Each week a fiery, 99-year-old pianist plays to a crowd of about 30 senior citizens, but her undying itch to perform has her set on a new project. This world-traveling, quadrilingual composer is set to release a new album.
Marianne Arden Cook toured the top nightclubs in the 1940s and 1950s and now she settled into playing weekly gigs each Tuesday at a community center in Chevy Chase, Md. She's written more than a hundred songs, and she wants the rest of the world to hear some of them, in a new CD.
Cook set her sights on the music industry early in her life after hearing one of Rachmaninoff's enchanting symphonies in Austria. She graduated from Vienna's music academy with a degree in classical piano, and picked up her bags and headed for the states.
She arrived to New York in 1932, with three other singers and a dream to perform. But the quartet's starry-eyed gaze quickly sobered when they found themselves entangled in the cutthroat entertainment industry.
"It wasn't easy. I came to the states with $20 and some holes in my suit. I went to the dentist and he told me it would cost $160. He said 'how can you pay it?' I said, I don't have the slightest idea, but you will get paid."
And the dentist did get paid, with money earned from the quartet's first gig at the Rainbow Room, a high-profile nightclub during the late 30s. That appearance propelled their career and made the quartet one of the most sought after groups in the city.
"Now that's pretty darn good!" said Cook laughingly.
But as her career took off, the harsh realities of World War II were devastating Europe. Hitler's rise caught up with Cook's life across the Atlantic. Her parents wanted her home, cutting her music career short.
"When I was in Austria, I wasn't happy anymore. The U.S., I loved them, and so eventually I came back," Cook told ABCNews.
A glimmer of hope arose when a Cook's former producer at Ziff Davis publishing company decided to sponsor her return to the states.
"Somehow it turned around because a Jewish family sent an affidavit for a Catholic girl – usually it's the other way around, you know?" chuckled Cook.
Once she arrived, the key to Cook's success was simple.
"I was very energetic and I wanted to succeed," said Cook matter-of-factly.
From then on, Cook became a traveling one-woman band. She played gigs all over the country, all the while carrying her passion for music.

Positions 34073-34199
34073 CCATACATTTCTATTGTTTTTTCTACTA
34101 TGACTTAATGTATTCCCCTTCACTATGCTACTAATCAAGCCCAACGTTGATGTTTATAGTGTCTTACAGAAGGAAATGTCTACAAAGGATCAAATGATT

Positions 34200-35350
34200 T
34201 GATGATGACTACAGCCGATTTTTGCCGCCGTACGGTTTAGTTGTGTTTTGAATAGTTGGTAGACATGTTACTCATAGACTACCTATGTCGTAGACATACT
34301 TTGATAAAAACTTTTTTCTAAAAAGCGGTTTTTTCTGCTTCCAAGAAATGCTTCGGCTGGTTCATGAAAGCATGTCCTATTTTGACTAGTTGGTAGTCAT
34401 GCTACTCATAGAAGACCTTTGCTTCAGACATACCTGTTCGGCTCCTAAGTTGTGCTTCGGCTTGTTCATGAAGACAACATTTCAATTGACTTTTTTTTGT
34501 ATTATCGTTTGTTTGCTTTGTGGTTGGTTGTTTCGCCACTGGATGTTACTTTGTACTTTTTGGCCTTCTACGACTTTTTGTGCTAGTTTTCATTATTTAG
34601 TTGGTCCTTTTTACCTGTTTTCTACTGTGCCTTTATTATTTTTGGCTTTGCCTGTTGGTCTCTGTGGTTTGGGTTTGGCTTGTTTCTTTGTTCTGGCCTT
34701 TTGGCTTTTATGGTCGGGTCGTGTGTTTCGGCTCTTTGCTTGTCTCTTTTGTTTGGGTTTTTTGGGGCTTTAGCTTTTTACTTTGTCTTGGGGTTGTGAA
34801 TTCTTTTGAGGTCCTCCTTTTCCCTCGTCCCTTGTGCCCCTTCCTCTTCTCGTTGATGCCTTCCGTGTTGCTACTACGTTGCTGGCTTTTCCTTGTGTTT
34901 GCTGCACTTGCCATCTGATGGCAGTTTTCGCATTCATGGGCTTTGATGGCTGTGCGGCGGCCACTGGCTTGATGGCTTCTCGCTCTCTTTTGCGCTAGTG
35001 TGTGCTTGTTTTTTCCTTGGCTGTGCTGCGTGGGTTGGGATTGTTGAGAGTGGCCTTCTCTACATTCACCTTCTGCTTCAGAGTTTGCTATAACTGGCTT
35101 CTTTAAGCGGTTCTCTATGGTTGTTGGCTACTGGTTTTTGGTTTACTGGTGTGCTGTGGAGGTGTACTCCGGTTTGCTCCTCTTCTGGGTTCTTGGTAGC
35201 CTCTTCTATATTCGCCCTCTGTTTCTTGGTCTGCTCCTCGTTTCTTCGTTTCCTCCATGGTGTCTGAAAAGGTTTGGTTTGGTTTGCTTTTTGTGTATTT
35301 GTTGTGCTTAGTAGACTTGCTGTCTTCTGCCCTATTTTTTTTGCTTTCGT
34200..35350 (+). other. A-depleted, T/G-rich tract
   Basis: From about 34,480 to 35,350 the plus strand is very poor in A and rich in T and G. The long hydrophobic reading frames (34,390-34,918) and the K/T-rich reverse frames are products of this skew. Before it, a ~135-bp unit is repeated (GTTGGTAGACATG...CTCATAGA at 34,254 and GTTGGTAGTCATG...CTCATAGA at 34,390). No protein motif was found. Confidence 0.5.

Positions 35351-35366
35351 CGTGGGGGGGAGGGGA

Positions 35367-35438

"I played the DuPont Plaza Hotel in DC and the Hawk Room in Chicago. In St. Louis I played the Commodore Hotel. Then back in New York I did a gig at The Pierre and The Lombardy Hotel," said Cook. "Most of the places I went for 2 weeks and stayed 2 years."
Cook says that she never imagined her career to last nearly a century, but her fans at the Friendship Heights Community Center in Chevy Chase are not surprised at all.
Julian Mansfield, manager of the center, says that Cook has become an integral part of the program and without her, it would not be the same.
"She's really remarkable. She has a great, friendly, bubbly personality. At 99 years old, she's still tremendously talented on a piano. She plays all of her music from memory for upwards of an hour," said Mansfield. "She's so regular here that she's just a fixture, a remarkable constant."
When she's not playing at the center, Cook is thinking of ways to promote her new album. While admitting it may not be a platinum best-seller, Cook still considers it to be a cherished keepsake.
When asked her favorite song on the album, Cook is quick to reply with "Take Your Happiness While You Can." She speaks the words as her voice can no longer hold the tunes.
"Take your happiness while you can/Cause it may never come again/ Take it now do not wait/ Because it may be too late."
Cook then pauses. Her breath shortens and her voice weakens. Her young spirit can no longer mask the reality of her age.
And yet, she laughs to herself.
"This is what keeps me going. I'm cheerful and it helps, you know?"